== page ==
Strange Foods

People (collectively) will eat anything. But one mans’ meat is another man’s ugh. This color-rich volume features the strangest (to us) foods served in the world. It highlights two global trends: a hunger for increasingly exotic foods, and the worrisome increase in hunting bush meat from endangered and rare animals – at crisis levels in parts of Africa and Asia. None-the-less, the full variety of things-humans-eat, in all their strangeness, are captured in fine photography and readable history here. The author also provides sources and recipes for farm-raised exotic foods and meats. This guy, at least, has tried everything.

-- KK  

Strange Foods: Bush Meat, Bats, and Butterflies an Epicurean Adventure Around the World
Jerry Hopkins
1999, 232 pages
$17
Periplus Editions

Available from Amazon

Sample Excerpts:

When I tell people that I took the placenta home following the birth of my son and the next day served it as a pate, they generally (1) don’t believe me or (2) recoil in horror, calling me a cannibal. My wife was to return home the day following and my plan was to cook the placenta and make it into a pate to serve visitors who had been invited to meet the baby. When I asked, the doctor agreed in wonderment, but then didn’t know what to put it in for transport to the flat. Unlike restaurants, medical clinics don’t have Styrofoam “take-away” containers for leftover food.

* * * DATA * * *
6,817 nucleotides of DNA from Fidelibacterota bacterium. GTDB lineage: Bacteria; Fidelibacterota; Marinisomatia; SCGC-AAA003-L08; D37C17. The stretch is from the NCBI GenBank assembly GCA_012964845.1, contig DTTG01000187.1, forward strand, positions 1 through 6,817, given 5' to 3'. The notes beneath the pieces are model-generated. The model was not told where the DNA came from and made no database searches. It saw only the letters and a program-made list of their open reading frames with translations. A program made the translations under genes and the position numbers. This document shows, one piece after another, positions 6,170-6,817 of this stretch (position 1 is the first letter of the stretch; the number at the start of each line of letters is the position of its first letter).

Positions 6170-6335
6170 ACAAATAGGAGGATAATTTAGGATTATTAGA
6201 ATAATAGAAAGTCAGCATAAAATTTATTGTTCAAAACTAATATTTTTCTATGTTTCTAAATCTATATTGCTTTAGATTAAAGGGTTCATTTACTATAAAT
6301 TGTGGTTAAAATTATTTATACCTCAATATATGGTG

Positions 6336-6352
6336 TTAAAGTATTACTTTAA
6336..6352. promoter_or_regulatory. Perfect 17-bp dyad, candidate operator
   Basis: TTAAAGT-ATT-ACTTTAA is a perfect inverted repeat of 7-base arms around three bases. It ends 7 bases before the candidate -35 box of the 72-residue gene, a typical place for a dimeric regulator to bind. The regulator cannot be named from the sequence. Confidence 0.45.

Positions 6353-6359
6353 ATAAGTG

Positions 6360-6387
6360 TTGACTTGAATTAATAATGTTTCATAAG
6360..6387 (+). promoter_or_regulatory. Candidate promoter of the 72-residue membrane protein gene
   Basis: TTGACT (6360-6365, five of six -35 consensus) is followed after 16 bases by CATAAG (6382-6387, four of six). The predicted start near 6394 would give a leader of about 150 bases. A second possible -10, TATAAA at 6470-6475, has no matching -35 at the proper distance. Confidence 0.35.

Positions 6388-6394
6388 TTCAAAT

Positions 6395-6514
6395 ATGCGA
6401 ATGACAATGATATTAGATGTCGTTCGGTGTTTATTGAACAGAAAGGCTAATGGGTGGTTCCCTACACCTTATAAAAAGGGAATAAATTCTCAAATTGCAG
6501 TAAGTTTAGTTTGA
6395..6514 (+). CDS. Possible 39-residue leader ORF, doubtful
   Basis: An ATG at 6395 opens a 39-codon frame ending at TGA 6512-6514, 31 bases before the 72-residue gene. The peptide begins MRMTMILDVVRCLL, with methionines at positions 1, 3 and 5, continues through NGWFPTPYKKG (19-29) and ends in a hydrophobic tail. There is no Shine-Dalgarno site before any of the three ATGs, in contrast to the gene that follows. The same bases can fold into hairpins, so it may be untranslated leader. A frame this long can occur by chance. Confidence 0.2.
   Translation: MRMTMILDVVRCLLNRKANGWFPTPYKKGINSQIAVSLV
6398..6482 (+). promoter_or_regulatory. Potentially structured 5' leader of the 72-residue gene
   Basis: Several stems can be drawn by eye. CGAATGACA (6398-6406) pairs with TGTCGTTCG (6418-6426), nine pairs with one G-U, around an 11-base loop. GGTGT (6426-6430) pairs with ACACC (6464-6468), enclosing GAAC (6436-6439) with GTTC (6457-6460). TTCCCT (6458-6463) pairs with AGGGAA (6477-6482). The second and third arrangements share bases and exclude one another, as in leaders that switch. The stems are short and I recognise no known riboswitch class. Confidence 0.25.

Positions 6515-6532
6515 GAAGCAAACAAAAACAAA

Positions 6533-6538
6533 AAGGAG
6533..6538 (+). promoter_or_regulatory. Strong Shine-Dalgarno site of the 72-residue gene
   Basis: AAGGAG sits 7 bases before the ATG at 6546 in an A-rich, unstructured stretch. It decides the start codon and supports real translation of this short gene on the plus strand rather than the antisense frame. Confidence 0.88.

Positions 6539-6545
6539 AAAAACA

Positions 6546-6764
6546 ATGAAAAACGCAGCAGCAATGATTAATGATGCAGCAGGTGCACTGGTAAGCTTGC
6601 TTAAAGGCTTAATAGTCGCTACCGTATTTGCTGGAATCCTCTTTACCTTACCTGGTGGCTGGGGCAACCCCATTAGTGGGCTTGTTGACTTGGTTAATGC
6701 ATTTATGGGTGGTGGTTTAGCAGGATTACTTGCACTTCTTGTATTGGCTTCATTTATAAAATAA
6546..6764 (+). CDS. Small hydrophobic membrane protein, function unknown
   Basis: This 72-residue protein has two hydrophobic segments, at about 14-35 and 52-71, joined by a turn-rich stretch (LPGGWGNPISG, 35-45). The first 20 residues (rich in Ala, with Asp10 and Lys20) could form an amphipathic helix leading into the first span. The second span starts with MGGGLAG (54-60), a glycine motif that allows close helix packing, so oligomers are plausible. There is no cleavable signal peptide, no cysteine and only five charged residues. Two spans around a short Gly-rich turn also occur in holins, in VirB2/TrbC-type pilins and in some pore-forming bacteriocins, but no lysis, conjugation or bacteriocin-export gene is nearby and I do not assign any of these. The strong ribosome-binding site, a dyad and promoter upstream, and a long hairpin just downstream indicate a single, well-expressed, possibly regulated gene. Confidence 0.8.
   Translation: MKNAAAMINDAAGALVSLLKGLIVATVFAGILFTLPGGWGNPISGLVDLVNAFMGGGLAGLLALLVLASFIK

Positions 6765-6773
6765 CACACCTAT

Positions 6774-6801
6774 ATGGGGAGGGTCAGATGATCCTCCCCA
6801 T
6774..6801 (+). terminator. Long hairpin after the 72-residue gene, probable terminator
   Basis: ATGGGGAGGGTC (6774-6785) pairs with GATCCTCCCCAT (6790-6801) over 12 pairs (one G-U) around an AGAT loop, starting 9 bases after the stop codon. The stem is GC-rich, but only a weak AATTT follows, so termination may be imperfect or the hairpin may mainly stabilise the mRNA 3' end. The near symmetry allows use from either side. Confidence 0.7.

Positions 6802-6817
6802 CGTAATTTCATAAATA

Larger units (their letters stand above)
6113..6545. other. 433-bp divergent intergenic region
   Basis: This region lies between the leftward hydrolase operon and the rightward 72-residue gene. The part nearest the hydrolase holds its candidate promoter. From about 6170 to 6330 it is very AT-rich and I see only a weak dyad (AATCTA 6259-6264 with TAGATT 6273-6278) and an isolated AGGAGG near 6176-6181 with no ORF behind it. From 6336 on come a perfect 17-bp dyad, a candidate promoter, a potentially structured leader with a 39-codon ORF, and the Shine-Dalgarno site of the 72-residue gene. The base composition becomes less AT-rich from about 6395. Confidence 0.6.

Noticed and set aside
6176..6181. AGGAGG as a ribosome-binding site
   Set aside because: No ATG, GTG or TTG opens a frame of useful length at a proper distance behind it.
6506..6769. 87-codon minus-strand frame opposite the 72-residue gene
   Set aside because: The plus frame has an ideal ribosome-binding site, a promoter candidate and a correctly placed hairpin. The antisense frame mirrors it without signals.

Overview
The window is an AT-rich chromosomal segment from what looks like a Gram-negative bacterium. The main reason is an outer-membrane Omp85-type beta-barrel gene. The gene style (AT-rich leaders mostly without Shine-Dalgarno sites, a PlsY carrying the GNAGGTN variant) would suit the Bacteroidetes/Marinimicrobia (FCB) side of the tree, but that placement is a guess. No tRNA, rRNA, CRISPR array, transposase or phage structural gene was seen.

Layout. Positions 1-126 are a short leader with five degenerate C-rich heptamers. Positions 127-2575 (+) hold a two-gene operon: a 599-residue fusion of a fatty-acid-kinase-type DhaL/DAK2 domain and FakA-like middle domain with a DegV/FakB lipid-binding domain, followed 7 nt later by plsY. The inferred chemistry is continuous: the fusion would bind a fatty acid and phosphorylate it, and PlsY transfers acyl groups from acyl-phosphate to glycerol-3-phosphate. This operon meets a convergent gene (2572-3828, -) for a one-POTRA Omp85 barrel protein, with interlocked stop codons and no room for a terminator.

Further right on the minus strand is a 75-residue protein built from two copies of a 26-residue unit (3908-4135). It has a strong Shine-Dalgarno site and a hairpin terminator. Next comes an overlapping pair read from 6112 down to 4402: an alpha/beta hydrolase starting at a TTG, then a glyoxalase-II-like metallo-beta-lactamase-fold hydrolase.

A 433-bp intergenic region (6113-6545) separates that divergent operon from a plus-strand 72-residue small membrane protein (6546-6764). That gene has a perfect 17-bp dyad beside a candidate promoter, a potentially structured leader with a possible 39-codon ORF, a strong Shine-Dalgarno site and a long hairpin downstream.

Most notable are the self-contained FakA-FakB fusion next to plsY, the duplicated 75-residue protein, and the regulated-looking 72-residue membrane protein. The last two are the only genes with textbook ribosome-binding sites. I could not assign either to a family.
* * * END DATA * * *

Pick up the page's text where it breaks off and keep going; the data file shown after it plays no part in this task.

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Bird’s nest soup is one of the true culinary enigmas, a high-priced delicacy that is made from the nests of swifts, found in bat-filled caves in Southeast Asia. The nests are made of seaweed, twigs, moss, hair, and feathers glued together by the birds’ saliva and the spawn of small fish. Is this something you would pay up to US $300 a bowl for?

Why so expensive? Well, first of all, it’s considered by many to be an aphrodisiac, a word – some say myth – that is driving many animal species to the edge of extinction. For centuries, Chinese have given their children the soup, believing it will help them grow. Others consume it to improve their complexion and defeat lung problems, or as an all-purpose tonic.

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Two handfuls of rats that will either be eaten, or sold for one-and-a-half rupees each under a program set up by the Oxfam Trust and India’s Department of Science and Technology.